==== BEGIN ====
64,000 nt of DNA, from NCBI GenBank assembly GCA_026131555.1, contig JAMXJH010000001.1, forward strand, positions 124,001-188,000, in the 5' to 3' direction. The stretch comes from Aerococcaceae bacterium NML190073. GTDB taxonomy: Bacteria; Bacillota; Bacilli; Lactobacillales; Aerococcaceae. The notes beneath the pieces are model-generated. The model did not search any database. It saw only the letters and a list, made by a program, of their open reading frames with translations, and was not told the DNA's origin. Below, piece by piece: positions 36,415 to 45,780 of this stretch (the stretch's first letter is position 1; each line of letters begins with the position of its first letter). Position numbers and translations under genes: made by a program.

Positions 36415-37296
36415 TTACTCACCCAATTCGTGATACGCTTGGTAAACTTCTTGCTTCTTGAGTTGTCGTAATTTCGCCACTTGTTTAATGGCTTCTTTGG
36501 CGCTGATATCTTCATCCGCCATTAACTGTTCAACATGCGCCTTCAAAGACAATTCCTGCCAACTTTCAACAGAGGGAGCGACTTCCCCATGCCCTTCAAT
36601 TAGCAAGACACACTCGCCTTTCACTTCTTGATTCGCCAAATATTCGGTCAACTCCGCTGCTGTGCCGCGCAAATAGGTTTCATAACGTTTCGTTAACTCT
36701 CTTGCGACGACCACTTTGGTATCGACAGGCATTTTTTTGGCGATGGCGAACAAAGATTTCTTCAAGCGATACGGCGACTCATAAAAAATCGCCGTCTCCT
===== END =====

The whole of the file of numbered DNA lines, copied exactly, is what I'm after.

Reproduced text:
64,000 nt of DNA, from NCBI GenBank assembly GCA_026131555.1, contig JAMXJH010000001.1, forward strand, positions 124,001-188,000, in the 5' to 3' direction. The stretch comes from Aerococcaceae bacterium NML190073. GTDB taxonomy: Bacteria; Bacillota; Bacilli; Lactobacillales; Aerococcaceae. The notes beneath the pieces are model-generated. The model did not search any database. It saw only the letters and a list, made by a program, of their open reading frames with translations, and was not told the DNA's origin. Below, piece by piece: positions 36,415 to 45,780 of this stretch (the stretch's first letter is position 1; each line of letters begins with the position of its first letter). Position numbers and translations under genes: made by a program.

Positions 36415-37296
36415 TTACTCACCCAATTCGTGATACGCTTGGTAAACTTCTTGCTTCTTGAGTTGTCGTAATTTCGCCACTTGTTTAATGGCTTCTTTGG
36501 CGCTGATATCTTCATCCGCCATTAACTGTTCAACATGCGCCTTCAAAGACAATTCCTGCCAACTTTCAACAGAGGGAGCGACTTCCCCATGCCCTTCAAT
36601 TAGCAAGACACACTCGCCTTTCACTTCTTGATTCGCCAAATATTCGGTCAACTCCGCTGCTGTGCCGCGCAAATAGGTTTCATAACGTTTCGTTAACTCT
36701 CTTGCGACGACCACTTTGGTATCGACAGGCATTTTTTTGGCGATGGCGAACAAAGATTTCTTCAAGCGATACGGCGACTCATAAAAAATCGCCGTCTCCT